Late self-assessors alerted to 'reasonable excuses'

Taxpayers who missed last month’s self-assessment deadline should rapidly check whether their circumstances qualify as a “reasonable excuse” to quash their late-filing penalty.

Issuing the alert, a charity said such self-assessors should appeal the penalty within 30 days and not be “put off” if their reason fails to “exactly fit” with the ‘reasonable excuses’ listed.

In particular, it is not just victims of the ongoing Somerset floods that HM Revenue & Customs says have a ‘reasonable excuse’ to have missed the January 31st deadline.

The Low Incomes Tax Reform Group added: “Unforeseen pressure of work [is] normally….not acceptable, but if the taxpayer had a sudden and unexpected and significant increase in unforeseen work, this may be a reasonable excuse.”

Unexpected or unforeseen postal delays also qualify as a ‘reasonable excuse’ in HMRC’s eyes for not filing a self-assessment tax return on time, as do ‘problems with online filing.’

But the latter excuse is mainly reserved for taxpayers who registered for the Revenue’s online service between Jan 21 and Jan 31, but who did not receive their activation codes by the deadline.

It also covers taxpayers who tried to access their online account between Jan 21 and Jan 31, but forgot their user ID or password and had requested replacements by the deadline.

“Remember that penalty notices will normally be issued automatically, so individuals may have to appeal against a penalty if they qualify for a reasonable excuse,” reminded LITRG’s Anthony Thomas.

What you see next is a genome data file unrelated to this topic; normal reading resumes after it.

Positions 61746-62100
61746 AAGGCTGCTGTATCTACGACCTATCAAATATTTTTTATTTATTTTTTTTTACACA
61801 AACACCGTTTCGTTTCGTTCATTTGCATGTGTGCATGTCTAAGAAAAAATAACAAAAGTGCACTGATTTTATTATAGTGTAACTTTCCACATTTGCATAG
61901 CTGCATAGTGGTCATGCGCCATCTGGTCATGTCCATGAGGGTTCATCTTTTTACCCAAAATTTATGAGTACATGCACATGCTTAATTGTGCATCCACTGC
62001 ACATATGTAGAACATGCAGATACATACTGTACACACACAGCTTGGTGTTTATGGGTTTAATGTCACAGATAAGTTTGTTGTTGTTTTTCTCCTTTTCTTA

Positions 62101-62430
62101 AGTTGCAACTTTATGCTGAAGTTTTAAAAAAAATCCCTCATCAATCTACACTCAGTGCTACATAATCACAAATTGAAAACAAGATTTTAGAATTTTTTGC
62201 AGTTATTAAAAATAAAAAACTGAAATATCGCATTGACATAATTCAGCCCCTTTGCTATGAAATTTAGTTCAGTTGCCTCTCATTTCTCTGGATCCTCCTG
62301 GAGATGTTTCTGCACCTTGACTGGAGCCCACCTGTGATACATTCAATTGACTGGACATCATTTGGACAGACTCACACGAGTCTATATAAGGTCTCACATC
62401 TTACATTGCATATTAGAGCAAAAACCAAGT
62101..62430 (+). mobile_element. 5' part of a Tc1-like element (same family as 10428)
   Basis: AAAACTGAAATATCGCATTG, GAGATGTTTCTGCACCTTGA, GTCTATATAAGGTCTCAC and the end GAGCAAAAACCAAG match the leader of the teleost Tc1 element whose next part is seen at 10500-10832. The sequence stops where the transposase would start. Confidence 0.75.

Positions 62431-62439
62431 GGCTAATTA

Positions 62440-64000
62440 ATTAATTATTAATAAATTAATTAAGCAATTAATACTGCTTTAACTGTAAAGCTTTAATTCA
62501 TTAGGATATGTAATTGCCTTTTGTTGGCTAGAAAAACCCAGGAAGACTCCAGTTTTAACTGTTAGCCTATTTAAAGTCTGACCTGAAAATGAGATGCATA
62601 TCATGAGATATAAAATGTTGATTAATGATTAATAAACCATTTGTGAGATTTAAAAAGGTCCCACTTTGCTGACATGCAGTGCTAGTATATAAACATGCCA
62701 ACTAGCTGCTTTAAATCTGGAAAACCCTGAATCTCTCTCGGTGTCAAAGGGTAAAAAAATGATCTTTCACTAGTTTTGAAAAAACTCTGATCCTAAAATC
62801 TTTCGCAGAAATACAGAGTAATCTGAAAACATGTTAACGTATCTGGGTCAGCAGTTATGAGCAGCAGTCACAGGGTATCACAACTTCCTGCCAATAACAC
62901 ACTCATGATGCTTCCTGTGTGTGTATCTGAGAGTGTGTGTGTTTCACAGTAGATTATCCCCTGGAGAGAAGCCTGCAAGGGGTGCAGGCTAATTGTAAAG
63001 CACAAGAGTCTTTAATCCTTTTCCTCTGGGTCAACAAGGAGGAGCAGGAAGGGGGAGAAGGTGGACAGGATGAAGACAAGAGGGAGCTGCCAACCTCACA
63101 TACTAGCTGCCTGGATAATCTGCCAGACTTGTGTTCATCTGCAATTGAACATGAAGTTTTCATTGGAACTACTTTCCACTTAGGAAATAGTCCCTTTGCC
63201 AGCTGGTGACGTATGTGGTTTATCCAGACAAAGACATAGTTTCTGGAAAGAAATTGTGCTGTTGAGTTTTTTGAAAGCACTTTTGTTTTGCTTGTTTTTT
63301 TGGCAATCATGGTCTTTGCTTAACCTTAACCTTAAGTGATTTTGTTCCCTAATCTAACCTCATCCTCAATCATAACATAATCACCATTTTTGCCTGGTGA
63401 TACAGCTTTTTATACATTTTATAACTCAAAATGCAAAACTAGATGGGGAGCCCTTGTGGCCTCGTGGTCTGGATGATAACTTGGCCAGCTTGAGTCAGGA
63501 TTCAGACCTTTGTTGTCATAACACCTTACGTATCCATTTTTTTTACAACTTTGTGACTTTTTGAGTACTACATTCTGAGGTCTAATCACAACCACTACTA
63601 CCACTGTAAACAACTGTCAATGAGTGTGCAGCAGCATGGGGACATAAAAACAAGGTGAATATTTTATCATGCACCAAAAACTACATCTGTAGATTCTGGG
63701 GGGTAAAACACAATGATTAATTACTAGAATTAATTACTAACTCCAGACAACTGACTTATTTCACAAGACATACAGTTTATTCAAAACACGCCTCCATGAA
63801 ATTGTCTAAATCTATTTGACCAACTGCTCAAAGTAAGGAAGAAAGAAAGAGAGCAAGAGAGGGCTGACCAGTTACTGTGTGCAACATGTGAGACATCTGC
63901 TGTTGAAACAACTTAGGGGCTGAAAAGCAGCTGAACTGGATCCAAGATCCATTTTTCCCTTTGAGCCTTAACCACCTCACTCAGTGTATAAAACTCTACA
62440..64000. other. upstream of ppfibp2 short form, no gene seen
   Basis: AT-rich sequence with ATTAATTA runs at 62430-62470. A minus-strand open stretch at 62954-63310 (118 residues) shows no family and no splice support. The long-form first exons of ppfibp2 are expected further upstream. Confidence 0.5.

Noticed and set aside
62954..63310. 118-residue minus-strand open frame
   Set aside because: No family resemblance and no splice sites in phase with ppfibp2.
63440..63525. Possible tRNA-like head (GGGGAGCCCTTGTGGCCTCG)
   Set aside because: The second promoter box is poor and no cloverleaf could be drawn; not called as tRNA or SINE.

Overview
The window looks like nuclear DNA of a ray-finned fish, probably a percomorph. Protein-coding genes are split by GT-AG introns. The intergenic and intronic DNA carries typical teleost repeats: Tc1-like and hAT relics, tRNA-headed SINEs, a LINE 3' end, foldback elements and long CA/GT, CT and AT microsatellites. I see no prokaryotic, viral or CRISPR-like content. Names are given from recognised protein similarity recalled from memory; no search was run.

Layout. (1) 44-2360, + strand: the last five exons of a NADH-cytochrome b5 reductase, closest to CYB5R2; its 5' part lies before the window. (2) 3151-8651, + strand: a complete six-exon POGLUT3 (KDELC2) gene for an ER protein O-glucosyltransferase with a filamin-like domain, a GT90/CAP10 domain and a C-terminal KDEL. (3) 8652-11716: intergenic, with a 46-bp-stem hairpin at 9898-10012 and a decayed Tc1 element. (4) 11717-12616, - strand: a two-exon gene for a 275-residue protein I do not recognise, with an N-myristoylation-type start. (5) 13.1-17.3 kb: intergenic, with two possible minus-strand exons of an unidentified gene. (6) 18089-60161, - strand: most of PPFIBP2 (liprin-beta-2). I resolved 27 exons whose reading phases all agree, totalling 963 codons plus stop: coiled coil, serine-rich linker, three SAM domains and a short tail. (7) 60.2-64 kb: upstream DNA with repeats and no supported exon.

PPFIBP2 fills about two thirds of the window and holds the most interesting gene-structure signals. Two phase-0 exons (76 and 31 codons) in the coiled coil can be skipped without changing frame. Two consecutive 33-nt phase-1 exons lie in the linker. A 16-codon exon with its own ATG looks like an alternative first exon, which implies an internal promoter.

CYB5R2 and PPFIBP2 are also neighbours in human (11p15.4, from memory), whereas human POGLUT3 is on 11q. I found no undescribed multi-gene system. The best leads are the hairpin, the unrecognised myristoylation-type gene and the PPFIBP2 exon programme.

“Concerned individuals should do this within 30 days of the penalty notice being issued, including full details of why the return was late. A copy of the appeal notice should be included with the penalty notice.”

The group added that some taxpayers with late-filing penalties may be able to claim them back from their accountant, assuming the accountant had all the data “in good time” but still failed to file the return by Jan 31.

“In all cases full details must be sent to HMRC and it may be that a combination of reasons, rather than any one reason, together may constitute a reasonable excuse,” said Mr Thomas.

“In any case, any outstanding returns should be lodged and outstanding taxes paid without further delay… [because] after a return is three months late, penalties will increase significantly.”


Feb 10, 2014
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